Celebrating Groundhog Day + 5 Exciting Ideas for Young Students

Do we have six more weeks of winter or is spring just around the corner?

Whether you believe or not that the fate of our next couple of weeks of weather is on the line, Groundhog Day is a great way to celebrate in the classroom and a reason to enjoy exciting activities and delicious treats.

You have to come to the right place if you are looking for fun, engaging, and exciting Groundhog day themed activities to do with your pre-K to 1st grade students.

WHAT YOU NEED TO KNOW ABOUT GROUNDHOG DAY

Groundhog Day is a renowned and popular tradition that you might want to introduce to your young students. This day, which falls between the Winter solstice and the Spring equinox, is a tradition observed throughout North America nd Canada.

Groundhog's Day is indeed an exciting holiday for kids to learn about season changes! We'll all be watching with eager anticipation on February 2 to see if the groundhog Phil sees his shadow.

The groundhog is said to hide in his hole if he sees his shadow, indicating that there will be six more weeks of winter.

Punxsutawney, Pennsylvania hosts one of the most well-known Groundhog Day celebrations, where the media gathers at sunrise to observe whether the local's groundhog, Phil, casts a shadow.

GROUNDHOG DAY ACTIVITIES AND IDEAS

Holidays in the classroom are a fantastic method to keep your students interested in the lessons and make learning fun. Young learners can actively engage in winter holiday lessons with the help of Groundhog Day celebration.

Do you have any plans this year for Groundhog Day activities for your preschoolers or kindergartners? To get started on planning your celebration this year, check these Groundhog Day activities that I totally recommend.

1. Discuss About The Groundhog

Talk to your students about the characteristics of a groundhog. You can inform them that it is a furry animal that is bigger than a cat. It is also called a woodchuck. Groundhogs are vegetarians and they dig tunnels under the ground and sleep there all winter. They eat alfalfa & clover.

They can also use their imagination and let them pretend to be a groundhog and "pop" out of a cardboard box. They can use the prompt, "If I Were A Groundhog" and draw pictures about their response.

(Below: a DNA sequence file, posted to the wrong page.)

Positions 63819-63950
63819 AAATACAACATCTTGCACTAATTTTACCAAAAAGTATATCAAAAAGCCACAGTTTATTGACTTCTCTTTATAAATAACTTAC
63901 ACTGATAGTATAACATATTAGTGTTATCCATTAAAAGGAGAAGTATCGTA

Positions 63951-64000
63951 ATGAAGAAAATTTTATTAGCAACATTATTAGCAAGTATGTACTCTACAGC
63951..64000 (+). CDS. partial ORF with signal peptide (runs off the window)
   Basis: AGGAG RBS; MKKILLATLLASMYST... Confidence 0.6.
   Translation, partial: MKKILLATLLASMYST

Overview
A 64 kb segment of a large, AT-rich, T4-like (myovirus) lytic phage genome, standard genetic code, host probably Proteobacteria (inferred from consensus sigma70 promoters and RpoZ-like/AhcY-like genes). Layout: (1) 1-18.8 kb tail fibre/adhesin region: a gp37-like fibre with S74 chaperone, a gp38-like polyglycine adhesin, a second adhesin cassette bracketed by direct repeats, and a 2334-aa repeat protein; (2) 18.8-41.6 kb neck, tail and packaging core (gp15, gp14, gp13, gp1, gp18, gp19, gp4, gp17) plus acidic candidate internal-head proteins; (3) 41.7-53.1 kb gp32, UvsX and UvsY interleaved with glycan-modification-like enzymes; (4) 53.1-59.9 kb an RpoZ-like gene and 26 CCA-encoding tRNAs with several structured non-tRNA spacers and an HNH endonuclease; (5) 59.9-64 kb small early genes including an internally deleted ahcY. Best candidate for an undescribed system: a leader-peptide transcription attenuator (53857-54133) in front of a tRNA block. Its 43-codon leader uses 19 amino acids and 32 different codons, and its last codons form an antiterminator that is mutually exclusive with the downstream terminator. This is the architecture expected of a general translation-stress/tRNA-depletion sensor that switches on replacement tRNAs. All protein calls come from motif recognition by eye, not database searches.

2. Make Some Groundhog Arts and Crafts

Spend the day creating adorable paper groundhogs or crafting masks for your students to wear around the classroom. They can color some art worksheets and even make shadow puppets.

Another thing is that they can make a home for the groundhog by finding a box large enough for a child to crawl in & let them decorate it. Lots of creative possibilities!

3. Watching The Event Live

While many of us won't be traveling to Pennsylvania to see Punxsutawney Phil and his shadow, many others will be watching it on TV or online on February 2!

Your preschoolers and kindergartners will be undoubtedly become thrilled about making their own predictions and learning about groundhogs after seeing Punxsutawney Phil's prediction.

4. Sing Groundhog Day Songs

Singing songs about the occasion can be loads of fun, to be honest. kids will retain more info about Groundhog Day if they do something interactive and fun. Here are some samples that I absolutely love:

LOOK ALL AROUND
(sung to "I'm a Little Teapot")

See the little groundhog,
Furry and Brown.
See the little groundhog,
Look all around,
If he sees his shadow,
down he goes.
There's more winter,
Little Groundhog knows.

WAKE UP SONG
(sung to "Twinkle Twinkle Little Star")

Wake up, Groundhog.
Time to see
What the weather's
Going to be.
Time to stretch,
Time to think,
Time to eat,
And time to drink.
Wake up Groundhog,
Time to see
What the weather's
Going to be!

5. Educate with Groundhog Day Worksheets

This February, it's quite exciting and enjoyable to celebrate Groundhog Day in the classroom and at home with printable worksheets.

For your students to delight in Groundhog Day and practice a variety of early learning skills, I've put up some worksheets, craft, and tracing activities that are great for teaching all about groundhogs and Groundhog Day on February 2.
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If you prepare ahead of time, holidays in the classroom can be a blast. I do hope you found some of these recommendations helpful for this season.

These are just a few ideas to get you started. Groundhog Day may be one of the most enjoyable holidays to celebrate with your young students (whether or not Phil sees his shadow!).

May you have a PIGARIFFIC week and I do hope you embrace the brand new year with all your students! Until the next blog, take care and stay safe.

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